Home / TECHNOLOGY / Take a trip to China at Bryant University through modern technology

Take a trip to China at Bryant University through modern technology

by R.J. HEIM, NBC 10 NEWS

The road to Bryant University through Wednesday, Oct. 6, 2017, leads to the Silk Road in China. (WJAR)

The road to Bryant University through next Wednesday leads to the Silk Road in China.

Not only will it take you to a culturally different place, but back in time.

For just the next couple of days, you can be transported back 1,500 years.

Pretend you’re a merchant from the Middle East, South Asia, or Europe, bringing goods along the Silk Road to trade with the Chinese. The first civilization you’ll come across is the town of Dunhuang.

Hong Yang heads up the International Affairs Department at Bryant. He talks about the Silk Road as a “melting pot between East and West. Chinese culture, Indian culture, you see European culture, you see Middle East, all mixed in that one location.”

Back then, for 1,000 years, travelers carved caves, as places of worship or meditation, in the cliffs along the merchant route.

“The Silk Road was not only a trading route but also a road for an exchange of ideas, exchange of technology, and then exchange of religions,” Yang said.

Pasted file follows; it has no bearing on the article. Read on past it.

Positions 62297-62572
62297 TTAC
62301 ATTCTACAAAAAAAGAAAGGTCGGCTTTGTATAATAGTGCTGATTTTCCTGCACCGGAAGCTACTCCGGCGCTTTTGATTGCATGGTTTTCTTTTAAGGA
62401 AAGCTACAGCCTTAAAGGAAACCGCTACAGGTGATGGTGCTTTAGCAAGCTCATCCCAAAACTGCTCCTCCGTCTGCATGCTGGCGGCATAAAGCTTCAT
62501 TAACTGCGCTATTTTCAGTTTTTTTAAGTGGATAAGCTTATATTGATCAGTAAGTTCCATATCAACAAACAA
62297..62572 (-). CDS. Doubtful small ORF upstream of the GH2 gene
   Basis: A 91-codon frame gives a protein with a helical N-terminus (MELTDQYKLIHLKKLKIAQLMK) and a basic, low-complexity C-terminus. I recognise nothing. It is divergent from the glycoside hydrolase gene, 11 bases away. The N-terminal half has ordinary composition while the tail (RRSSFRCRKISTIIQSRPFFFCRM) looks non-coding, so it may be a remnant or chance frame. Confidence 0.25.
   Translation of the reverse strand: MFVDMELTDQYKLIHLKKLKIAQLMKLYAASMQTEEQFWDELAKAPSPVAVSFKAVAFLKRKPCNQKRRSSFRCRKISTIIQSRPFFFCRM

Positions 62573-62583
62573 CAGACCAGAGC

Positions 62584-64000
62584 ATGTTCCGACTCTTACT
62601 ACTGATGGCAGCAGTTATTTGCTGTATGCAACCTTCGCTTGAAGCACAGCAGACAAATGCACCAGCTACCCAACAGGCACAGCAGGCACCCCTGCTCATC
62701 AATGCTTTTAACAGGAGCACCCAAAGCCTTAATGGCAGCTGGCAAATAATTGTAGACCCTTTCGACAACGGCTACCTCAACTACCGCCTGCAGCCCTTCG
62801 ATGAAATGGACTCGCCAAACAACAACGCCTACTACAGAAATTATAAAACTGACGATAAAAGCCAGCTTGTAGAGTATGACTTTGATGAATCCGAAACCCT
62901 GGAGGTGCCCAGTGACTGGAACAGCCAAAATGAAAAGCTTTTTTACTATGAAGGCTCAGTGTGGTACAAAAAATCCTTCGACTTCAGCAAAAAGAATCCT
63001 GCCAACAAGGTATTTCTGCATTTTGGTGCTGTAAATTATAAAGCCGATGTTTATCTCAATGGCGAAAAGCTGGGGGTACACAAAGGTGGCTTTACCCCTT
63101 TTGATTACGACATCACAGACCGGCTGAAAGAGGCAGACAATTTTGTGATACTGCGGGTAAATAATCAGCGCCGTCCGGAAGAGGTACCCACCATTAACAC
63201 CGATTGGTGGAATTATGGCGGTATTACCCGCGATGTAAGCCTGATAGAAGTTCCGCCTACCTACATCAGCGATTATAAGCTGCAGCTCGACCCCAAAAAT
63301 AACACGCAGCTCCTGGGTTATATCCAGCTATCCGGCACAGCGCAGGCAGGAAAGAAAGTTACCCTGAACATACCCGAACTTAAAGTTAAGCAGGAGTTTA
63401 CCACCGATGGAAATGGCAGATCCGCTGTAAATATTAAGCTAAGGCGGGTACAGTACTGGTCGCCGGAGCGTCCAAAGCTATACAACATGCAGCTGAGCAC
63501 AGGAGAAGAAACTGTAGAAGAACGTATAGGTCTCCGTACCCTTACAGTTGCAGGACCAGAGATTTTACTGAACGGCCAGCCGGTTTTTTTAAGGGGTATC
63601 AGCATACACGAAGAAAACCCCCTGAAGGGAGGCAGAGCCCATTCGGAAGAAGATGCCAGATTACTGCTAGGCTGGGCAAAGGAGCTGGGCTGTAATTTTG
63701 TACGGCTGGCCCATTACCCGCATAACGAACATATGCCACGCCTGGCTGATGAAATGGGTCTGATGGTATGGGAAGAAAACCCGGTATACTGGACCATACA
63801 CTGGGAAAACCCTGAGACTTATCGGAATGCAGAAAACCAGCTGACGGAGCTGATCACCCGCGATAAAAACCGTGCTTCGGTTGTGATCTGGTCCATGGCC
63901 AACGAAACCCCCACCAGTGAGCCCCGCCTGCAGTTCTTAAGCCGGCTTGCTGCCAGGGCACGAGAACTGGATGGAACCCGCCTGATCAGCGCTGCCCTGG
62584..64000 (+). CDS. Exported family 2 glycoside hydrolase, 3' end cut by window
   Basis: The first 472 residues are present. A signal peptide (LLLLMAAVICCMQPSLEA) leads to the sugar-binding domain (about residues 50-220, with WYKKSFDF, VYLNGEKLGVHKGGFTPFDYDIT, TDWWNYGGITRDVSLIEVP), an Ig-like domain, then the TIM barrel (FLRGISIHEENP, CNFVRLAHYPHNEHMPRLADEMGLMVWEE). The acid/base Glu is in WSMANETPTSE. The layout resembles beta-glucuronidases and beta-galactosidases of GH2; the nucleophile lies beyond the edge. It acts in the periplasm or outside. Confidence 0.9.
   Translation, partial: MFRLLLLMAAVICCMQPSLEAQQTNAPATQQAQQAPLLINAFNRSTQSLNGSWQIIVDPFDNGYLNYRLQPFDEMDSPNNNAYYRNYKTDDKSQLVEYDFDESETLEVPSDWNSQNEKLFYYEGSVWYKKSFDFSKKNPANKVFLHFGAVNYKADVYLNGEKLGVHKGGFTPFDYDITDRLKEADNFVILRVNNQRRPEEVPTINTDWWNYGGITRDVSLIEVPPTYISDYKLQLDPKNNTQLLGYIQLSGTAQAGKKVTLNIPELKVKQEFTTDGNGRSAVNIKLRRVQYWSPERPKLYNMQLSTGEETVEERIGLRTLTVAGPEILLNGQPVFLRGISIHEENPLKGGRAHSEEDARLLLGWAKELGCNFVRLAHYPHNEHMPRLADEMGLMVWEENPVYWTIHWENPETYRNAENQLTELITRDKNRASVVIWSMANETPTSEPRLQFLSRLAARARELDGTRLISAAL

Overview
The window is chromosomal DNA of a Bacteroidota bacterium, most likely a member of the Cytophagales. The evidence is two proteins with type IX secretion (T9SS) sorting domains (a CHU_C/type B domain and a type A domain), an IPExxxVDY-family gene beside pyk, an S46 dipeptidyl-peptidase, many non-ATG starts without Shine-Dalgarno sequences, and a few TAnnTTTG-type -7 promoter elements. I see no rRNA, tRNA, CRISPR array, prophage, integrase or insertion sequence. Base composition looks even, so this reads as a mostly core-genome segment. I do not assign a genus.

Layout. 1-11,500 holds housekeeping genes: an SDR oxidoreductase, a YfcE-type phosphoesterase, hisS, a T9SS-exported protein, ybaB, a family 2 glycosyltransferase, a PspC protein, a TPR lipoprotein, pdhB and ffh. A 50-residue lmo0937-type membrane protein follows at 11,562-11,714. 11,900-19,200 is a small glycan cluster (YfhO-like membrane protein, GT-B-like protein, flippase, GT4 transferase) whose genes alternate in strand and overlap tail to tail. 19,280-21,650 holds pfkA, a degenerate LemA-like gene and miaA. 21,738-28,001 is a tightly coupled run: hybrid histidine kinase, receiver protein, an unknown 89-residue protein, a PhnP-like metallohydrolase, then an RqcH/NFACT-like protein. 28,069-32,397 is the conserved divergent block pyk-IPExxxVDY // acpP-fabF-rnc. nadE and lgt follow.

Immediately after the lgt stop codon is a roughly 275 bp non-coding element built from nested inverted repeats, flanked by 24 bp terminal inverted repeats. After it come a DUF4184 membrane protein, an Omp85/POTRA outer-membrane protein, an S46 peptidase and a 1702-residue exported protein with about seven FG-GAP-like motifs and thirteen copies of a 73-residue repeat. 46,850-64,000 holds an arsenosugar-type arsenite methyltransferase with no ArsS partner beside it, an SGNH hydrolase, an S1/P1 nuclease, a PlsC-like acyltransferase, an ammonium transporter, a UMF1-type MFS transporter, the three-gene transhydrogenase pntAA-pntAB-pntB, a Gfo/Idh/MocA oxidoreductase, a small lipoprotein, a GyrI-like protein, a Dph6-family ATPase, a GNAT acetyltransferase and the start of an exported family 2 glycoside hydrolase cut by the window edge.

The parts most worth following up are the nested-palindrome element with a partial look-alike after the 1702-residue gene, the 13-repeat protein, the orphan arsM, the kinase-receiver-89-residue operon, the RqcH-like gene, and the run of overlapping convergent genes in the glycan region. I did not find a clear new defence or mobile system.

A replica, complete with life size digital photography of a cave from Mogao, is at Bryant for your experience. The art tells a story, like of the Buddhists from India.

“Taoism as a religion was born and grown in China. So, in the cave, you will see Taoism and Buddhism actually mingled together,” said Yang. “We can see the integration of ideas and religions in the past.”

While the replica of the cave gives you a good sense of what it’s like to be in one, you can take a virtual reality tour of one of the real ones, too.

Yuhao Yang, who goes by the name Luke, as it’s easier for people who speak English to pronounce, is an interpreter for those from China on hand for the event. The virtual reality goggles really make the experience.

“With the aid of modern technology, it helps people better understand the whole concept of Dunhuang, the whole art of it, and the whole history behind it,” he said. “People all the way back, they knew the importance about diversity and inclusion. They actually inspired us to do the same.”

There are also daily talks, ranging from contemporary trade with China to the high resolution photographic digitization of the cave.

It’s opened 11 a.m. to 7 p.m. through Oct. 6 at the Bello Center, Bryant University in Smithfield.

For registration and ticket information, click here.

Check Also

The Unexpected Hero of Harvey: Technology

“Are you looking at the hurricane again?” My wife was glaring at me across …

Leave a Reply

Your email address will not be published. Required fields are marked *

eleven − three =